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How the Stigma of Borderline Personality Disorder Affected My Diagnosis

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I was recently diagnosed with borderline personality disorder (BPD), and I suddenly feel like I understand myself better.

I’ve always felt like there were different versions of me in my head — the angry me, the depressive/anxious/suicidal me and the “normal” me (the one you all see). I feel like these different versions of me are all locked in their own rooms and only one can be out at a time; although I can always hear the voices of the others. I’ve always felt like I’ve been walking next to a tornado of my emotions and at any given time I can get sucked in, thrown around, not knowing which way is up or what I’m feeling or why I’m feeling it, so it either makes me angry, depressed, or leaves me wanting my world to end.

The physical feelings that come with BPD are almost indescribable. Words don’t just quite explain how intense the feelings are but I’ll try: I get a flood of adrenalin, rage, hot and cold sweats hit me from my head to my feet and my heart races to the point where I’m sure if  it’s going to break through my chest. My head feels like it’s going to combust because the thoughts and voices from the different me’s are all talking; or better yet, screaming at me all at once, arguing between themselves, all looking for any reason or justification for why I feel like this. This leaves me not knowing what to do, except explode, which results in me hurting myself or verbally hurting those around me most of the time.

Back in 2009, at the absolute brunt of my mental illness, I was originally diagnosed with BPD, but after an induction meeting with a young parents program, the diagnosis was literally laughed at and I was sent to get reassessed. I was then diagnosed with anxiety with obsessive compulsive disorder (OCD) traits, depression and post-traumatic stress disorder (PTSD). I’m what some people call “high-functioning,” and was most certainly misdiagnosed for this very reason. This can happen with “high-functioning” individuals, but what most don’t understand is what you see daily isn’t what my family sees or what my head tells me.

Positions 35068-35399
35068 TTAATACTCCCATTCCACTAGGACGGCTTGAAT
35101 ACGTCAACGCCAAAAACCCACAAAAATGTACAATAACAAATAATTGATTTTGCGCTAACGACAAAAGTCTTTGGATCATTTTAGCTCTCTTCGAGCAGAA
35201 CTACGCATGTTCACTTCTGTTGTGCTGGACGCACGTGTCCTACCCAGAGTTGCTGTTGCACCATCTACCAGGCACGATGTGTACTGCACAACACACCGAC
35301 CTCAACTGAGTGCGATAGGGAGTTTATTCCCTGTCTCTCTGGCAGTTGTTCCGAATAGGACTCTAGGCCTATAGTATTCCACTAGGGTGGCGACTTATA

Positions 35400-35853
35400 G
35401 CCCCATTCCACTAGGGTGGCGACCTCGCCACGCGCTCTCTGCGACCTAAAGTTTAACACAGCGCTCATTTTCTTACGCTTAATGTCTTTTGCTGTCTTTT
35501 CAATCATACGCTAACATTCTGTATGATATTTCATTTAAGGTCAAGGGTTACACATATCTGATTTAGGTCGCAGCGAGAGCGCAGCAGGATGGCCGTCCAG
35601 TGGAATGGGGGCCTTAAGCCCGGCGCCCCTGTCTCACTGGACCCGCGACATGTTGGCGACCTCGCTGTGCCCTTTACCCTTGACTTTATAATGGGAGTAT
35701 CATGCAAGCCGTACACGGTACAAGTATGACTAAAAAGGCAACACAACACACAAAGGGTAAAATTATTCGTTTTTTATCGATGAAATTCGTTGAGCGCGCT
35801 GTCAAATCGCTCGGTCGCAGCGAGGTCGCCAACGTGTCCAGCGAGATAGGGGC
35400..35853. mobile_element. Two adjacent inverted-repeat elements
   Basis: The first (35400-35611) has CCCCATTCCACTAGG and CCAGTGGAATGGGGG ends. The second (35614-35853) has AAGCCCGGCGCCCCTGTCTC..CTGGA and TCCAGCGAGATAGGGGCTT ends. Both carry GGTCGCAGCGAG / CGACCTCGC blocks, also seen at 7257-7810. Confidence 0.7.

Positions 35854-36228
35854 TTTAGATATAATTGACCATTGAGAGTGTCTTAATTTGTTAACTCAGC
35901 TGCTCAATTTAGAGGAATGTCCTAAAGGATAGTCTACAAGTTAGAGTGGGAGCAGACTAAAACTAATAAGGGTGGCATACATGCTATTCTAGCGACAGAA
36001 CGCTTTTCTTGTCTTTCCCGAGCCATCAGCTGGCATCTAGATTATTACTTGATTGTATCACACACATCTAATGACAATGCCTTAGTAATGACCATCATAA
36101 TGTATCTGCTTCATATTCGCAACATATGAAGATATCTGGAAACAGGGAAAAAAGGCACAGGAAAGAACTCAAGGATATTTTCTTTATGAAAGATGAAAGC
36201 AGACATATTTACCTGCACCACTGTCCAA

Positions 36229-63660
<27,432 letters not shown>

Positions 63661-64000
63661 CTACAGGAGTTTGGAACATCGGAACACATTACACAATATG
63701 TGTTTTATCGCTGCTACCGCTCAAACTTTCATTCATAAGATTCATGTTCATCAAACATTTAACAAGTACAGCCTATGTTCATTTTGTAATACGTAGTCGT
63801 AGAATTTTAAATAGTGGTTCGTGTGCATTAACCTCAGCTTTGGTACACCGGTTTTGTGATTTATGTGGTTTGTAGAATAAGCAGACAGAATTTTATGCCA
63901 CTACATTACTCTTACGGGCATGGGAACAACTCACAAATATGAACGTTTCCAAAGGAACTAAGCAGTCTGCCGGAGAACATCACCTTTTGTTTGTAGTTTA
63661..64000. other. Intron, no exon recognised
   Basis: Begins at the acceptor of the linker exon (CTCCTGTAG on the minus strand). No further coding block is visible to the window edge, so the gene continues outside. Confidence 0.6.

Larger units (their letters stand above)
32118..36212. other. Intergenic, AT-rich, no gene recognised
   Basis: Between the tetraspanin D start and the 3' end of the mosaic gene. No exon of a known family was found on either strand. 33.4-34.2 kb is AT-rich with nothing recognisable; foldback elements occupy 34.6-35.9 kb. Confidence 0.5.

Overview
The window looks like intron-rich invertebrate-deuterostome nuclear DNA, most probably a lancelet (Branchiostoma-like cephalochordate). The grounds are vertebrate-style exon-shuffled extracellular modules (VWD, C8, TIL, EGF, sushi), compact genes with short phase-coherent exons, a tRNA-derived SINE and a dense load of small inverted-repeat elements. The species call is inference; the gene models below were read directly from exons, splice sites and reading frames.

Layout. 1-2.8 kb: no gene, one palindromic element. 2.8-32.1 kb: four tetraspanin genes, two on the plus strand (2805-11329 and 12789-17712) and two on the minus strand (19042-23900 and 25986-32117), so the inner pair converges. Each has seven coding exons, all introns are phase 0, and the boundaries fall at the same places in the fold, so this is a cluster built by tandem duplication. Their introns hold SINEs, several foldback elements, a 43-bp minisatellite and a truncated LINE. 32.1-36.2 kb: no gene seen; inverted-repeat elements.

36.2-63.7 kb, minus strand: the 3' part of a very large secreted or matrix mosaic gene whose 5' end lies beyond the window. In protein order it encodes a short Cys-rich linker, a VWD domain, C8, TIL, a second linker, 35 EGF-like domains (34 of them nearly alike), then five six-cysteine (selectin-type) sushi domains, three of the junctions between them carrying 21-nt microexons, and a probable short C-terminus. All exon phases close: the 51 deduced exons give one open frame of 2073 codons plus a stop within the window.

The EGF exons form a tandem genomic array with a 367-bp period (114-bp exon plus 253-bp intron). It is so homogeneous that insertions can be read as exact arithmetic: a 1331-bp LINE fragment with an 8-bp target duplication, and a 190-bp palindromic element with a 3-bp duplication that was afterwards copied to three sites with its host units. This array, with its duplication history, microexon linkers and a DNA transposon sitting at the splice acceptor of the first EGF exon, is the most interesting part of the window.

BPD has many different types. I’m what they call the “quiet” BPD, which is essentially where my high-functioning side comes from. Then there’s the impulsive side of me — the side only those closest to me see and struggle with. The “quiet” BPD side of me can put on a front and somehow suppress the overwhelming thoughts and emotions. For me, it’s about being distracted. If I’m at work or busy, then I distract myself enough for me to be able to “quiet” the voices and ignore the feelings. Having anxiety creates another daily challenge in itself, which I’m sure contributes to the “quiet” BPD side of me because I spend a lot of my social or work time fighting my anxiety and racing thoughts.

Fast forward to time spent at home and I’m a different person. On a good day or good mood swing, things go as normal and everything is OK, but that can shift rapidly. Sometimes in moments, split seconds even. I used to think I knew my triggers, but I’ve learned one thing that triggers me one day might not trigger me the next. It can be anything that can set me off or turn me from happy-go-lucky Danelle into depressive, “nothing ever works out” Danelle, and it’s exhausting.

I never felt like just having anxiety or depression fit me because my mood swings have always been so rapid and extreme. Years of seeking different treatment and only learning how to hide it better should’ve been a telltale sign something wasn’t right.

For years, I’ve sought help and had access to some of the best treatment options through a program I was a client of from 2009 to 2014. I now know the help I was seeking was only for part of my problem, not my entire problem. And I’ve felt like I’ve been running attached to a rope my whole life — not able to move forwards, only backwards.

This is why eliminating the stigma with BPD and any mental illness is so important. The stigma attached to BPD has caused me more hurt than my illness itself. Had my diagnosis not been laughed at and taken seriously, I would’ve been able to receive the help I needed sooner.

Now I think back to that meeting in 2009 and wonder, who did they expect to see sitting across from them when they were told I had BPD — a young girl with thick scars all up her arm? Or someone dressed in black, hating the world? Whatever the reason was, the stigma of BPD shouldn’t have been the reason for my misdiagnosis, just because I didn’t fit societies “picture.” The sooner we take away our preconceived ideas and assumptions, the sooner individuals like myself are taken seriously and provided with access to the help they need.

If you or someone you know needs help, visit our suicide prevention resources page.

If you need support right now, call the National Suicide Prevention Lifeline at 1-800-273-8255, the Trevor Project at 1-866-488-7386 or reach the Crisis Text Line by texting “START” to 741-741.

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Thinkstock photo via emeliemaria 

Originally published: November 9, 2017
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